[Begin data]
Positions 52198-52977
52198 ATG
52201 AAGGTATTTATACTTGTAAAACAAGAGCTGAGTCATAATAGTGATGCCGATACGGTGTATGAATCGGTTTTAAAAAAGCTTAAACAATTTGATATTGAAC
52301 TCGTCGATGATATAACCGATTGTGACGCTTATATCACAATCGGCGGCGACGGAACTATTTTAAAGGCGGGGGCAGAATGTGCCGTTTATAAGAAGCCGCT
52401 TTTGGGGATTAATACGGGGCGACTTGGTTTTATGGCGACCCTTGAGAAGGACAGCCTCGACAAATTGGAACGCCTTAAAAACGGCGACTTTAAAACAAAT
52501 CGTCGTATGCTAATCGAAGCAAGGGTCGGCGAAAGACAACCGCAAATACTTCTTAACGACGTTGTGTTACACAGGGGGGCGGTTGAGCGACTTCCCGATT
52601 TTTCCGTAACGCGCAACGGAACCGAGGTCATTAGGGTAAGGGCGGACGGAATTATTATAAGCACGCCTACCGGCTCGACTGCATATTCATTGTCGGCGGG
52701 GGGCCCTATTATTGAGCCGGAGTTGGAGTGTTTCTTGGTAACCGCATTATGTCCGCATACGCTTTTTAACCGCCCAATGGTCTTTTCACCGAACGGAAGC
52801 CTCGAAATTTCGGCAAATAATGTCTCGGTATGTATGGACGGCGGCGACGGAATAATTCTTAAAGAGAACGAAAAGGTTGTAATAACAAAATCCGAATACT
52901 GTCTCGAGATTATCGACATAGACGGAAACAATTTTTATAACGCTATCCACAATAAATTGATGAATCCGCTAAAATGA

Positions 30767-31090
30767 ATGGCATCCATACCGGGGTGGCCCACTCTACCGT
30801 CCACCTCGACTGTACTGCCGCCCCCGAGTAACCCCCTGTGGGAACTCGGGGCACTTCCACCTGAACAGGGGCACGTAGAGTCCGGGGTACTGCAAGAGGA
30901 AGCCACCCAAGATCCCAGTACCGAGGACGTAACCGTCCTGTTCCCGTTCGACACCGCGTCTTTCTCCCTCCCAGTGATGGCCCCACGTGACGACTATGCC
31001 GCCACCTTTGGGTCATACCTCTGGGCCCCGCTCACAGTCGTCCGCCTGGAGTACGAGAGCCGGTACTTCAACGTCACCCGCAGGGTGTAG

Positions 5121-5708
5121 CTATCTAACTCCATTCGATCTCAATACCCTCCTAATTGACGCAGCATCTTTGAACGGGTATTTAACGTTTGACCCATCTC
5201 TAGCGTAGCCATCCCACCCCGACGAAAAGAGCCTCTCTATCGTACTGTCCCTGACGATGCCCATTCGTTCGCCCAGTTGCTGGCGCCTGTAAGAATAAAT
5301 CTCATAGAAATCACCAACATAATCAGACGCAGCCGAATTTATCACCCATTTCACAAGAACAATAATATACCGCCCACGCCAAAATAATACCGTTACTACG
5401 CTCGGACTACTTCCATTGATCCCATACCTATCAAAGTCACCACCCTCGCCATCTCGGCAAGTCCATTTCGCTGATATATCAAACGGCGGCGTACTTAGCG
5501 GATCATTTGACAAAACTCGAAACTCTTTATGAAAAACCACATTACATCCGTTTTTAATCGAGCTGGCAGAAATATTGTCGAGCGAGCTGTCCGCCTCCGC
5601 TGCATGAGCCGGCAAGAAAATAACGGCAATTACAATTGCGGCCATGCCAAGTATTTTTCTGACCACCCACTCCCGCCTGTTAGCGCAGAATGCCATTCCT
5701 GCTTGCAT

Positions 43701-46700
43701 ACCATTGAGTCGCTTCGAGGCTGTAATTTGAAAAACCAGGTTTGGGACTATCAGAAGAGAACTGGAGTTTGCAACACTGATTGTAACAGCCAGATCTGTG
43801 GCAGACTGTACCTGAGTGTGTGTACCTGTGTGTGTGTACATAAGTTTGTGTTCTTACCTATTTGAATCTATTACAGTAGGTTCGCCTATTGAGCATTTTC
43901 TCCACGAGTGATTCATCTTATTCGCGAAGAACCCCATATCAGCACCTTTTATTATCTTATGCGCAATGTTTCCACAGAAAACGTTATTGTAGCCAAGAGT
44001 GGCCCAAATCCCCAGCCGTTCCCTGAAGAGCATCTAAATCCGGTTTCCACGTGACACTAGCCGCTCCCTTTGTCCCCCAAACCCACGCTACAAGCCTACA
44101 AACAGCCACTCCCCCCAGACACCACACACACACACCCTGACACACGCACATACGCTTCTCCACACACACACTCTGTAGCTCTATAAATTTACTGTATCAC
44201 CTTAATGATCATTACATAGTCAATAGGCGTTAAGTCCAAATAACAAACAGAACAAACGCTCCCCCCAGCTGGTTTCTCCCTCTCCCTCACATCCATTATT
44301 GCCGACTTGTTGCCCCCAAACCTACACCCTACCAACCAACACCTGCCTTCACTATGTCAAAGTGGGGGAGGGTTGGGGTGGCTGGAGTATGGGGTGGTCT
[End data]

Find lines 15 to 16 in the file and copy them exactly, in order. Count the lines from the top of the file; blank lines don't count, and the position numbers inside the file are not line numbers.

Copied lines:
31001 GCCACCTTTGGGTCATACCTCTGGGCCCCGCTCACAGTCGTCCGCCTGGAGTACGAGAGCCGGTACTTCAACGTCACCCGCAGGGTGTAG

Positions 5121-5708